Concert review: A sumptuous programme of nostalgia and farewells at Sir Andras Schiff's recital

Sir András Schiff's concert began with a fascinating ten-minute introduction of the works he chose to pair with the Three Intermezzi Op. 117, Six Pieces Op. 118 and Four Pieces Op. 119 by Brahms.
Sir András Schiff's concert began with a fascinating ten-minute introduction of the works he chose to pair with the Three Intermezzi Op. 117, Six Pieces Op. 118 and Four Pieces Op. 119 by Brahms.PHOTO: FACEBOOK/YONG SIEW TOH CONSERVATORY OF MUSIC

REVIEW/CONCERT

YST Visiting Artist Series: András Schiff Piano Recital

Sir András Schiff (piano)

Conservatory Concert Hall/ Oct 26 (Friday)


Just a year ago Sir András Schiff's all-Bach recital, which included the celebrated Goldberg Variations left a lasting impression on his audience. This year the 2018/2019 Ong Teng Cheong Visiting Professor of Music at the Yong Siew Toh Conservatory followed up with a sumptuous programme themed around nostalgia, recollections and farewells.

The concert began with a fascinating ten-minute introduction of the works he chose to pair with the Three Intermezzi Op. 117, Six Pieces Op. 118 and Four Pieces Op. 119 by Brahms. Schiff also requested that given the quiet, reflective nature of the works, applause should be held until after conclusion of each half.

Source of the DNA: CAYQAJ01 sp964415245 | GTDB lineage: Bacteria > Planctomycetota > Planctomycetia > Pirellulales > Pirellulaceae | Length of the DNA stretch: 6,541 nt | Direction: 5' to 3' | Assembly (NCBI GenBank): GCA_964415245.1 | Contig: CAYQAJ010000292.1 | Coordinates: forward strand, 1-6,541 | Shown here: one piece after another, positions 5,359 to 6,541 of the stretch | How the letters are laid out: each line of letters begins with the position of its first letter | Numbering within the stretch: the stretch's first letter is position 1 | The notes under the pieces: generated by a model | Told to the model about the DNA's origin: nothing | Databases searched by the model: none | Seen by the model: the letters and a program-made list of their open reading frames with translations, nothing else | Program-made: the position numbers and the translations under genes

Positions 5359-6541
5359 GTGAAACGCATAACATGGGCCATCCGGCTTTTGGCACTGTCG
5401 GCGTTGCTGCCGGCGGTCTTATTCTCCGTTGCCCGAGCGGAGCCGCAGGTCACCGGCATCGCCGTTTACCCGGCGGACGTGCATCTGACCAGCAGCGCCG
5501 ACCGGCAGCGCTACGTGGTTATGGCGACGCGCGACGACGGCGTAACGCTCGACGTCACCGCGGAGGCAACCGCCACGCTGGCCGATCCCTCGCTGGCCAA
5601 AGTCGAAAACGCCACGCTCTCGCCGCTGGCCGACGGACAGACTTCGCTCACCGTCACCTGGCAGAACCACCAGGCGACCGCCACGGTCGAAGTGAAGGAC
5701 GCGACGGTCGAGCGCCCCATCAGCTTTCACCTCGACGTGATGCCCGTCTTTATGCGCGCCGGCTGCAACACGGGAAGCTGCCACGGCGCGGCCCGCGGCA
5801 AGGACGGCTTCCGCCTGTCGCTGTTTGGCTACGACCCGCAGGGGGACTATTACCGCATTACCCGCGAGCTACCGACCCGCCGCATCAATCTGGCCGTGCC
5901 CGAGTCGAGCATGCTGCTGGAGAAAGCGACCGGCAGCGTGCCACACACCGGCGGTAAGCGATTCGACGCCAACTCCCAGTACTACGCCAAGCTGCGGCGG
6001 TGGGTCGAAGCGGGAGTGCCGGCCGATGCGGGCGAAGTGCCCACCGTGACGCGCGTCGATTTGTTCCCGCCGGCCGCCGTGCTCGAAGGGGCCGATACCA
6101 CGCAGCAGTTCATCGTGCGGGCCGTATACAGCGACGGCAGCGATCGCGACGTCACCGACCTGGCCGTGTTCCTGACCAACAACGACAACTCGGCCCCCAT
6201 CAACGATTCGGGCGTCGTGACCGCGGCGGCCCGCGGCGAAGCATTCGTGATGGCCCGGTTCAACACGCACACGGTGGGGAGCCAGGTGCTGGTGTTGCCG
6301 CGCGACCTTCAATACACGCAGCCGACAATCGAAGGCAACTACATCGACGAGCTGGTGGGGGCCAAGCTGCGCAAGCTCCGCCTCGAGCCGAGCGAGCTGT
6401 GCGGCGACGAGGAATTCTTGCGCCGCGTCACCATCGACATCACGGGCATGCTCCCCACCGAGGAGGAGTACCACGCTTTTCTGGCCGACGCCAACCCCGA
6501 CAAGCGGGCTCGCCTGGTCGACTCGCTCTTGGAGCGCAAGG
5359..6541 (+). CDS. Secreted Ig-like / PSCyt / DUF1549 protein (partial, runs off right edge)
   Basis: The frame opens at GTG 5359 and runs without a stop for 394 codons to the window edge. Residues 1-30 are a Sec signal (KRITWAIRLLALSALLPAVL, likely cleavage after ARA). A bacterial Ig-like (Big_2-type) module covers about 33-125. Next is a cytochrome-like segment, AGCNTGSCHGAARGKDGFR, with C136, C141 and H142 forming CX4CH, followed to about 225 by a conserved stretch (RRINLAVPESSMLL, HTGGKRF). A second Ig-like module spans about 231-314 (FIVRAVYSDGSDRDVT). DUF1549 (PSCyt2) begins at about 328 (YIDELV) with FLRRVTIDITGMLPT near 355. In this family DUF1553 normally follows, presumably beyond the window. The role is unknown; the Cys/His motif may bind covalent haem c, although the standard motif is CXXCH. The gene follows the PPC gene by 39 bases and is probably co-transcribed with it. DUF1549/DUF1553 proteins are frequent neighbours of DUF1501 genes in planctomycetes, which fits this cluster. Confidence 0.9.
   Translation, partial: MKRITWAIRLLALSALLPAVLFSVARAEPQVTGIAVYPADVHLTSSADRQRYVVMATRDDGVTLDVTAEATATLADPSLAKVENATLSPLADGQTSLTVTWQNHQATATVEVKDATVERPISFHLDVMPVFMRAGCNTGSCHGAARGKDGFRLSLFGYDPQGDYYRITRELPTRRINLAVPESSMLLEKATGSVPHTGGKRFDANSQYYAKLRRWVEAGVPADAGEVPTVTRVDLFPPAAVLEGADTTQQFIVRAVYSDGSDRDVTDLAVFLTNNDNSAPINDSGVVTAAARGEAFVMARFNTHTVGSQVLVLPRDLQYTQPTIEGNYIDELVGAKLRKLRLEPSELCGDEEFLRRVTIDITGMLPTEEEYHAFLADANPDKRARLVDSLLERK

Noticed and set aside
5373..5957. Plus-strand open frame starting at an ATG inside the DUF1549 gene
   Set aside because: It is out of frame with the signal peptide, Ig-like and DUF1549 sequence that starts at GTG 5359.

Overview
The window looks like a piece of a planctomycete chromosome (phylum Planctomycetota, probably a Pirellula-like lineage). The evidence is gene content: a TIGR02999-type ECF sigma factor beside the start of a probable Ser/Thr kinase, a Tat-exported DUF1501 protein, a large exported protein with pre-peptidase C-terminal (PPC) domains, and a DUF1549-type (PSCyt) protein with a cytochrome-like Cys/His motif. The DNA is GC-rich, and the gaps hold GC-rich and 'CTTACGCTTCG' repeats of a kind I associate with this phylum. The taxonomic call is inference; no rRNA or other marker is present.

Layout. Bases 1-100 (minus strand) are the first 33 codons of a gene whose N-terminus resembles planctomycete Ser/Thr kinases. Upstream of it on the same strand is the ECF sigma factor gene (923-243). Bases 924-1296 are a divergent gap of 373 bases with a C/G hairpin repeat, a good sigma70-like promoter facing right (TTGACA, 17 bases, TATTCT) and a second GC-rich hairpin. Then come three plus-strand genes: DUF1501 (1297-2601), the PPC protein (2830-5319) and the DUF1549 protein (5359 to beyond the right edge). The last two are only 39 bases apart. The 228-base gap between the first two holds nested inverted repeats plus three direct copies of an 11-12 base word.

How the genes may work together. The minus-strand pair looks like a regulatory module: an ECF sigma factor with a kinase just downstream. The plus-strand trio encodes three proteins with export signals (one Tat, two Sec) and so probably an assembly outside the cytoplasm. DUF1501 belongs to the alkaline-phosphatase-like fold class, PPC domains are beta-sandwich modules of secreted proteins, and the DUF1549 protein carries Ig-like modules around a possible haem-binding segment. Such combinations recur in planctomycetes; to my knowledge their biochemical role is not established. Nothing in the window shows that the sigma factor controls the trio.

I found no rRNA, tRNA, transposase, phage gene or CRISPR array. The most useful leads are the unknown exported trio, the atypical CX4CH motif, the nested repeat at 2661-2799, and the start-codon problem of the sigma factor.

This reviewer had doubts that the legions of eager piano fans present could contain themselves between the works, but they did so most impressively, lending the concert a wonderful sense of reverence to the music.

Schiff's musical odyssey began with the Variations on an Original Theme in E-flat major ("Ghost Variations"). It is Robert Schumann's last work, written in a time of great inner turmoil, while he battled for his sanity, and was only completed after he was rescued after having jumped into an icy river. Schiff played this with great serenity and nostalgia, every note sounding as if it carried a lifetime of memories.

The variations were followed immediately by the Three Intermezzi (short works) Op. 117 by Brahms, each performed with a tinge of melancholy and lament.

All evening Schiff played with great insight, an amazing clarity of lines and superb timing. There was nothing contrived or over-analysed - every note spoke naturally. At times it seemed as if his fingers were not actually touching the keys, yet the music simply flowed from the wonderfully tuned grand piano.

The second half opened with a cerebral reading of Bach's Prelude and Fugue no. 24 in B minor, one that sounded almost indulgent at times, but well matched to the mood of the concert.

Brahms' lifelong musical confidant and friend Clara Schumann, by then widow of Robert Schumann, was never far from his thoughts when he composed his final piano works. Brahms wrote to Clara that the first of the Four Intermezzi Op. 119 should be played "as if one wanted to suck melancholy out of each and every (note)". Indeed this was how it sounded in performance.

The programme came full cycle to close with Sonata No. 26, "Les Adieux" by Beethoven. Through the evening Schiff's measured tempos could have given the impression that he was somewhat introspective and nostalgic in his interpretations. But he was just was being faithful to what the music dictated. In the fast section of the first movement and the joyful final movement, "Das Wiedersehen" ("The Return") of the sonata his playing took on renewed urgency, and brought the programme to an exuberant close.

With the ecstatic audience now able to fully express their appreciation, Schiff obliged with five encores. This was a fond farewell, and clearly Singapore music lovers cannot wait for his return.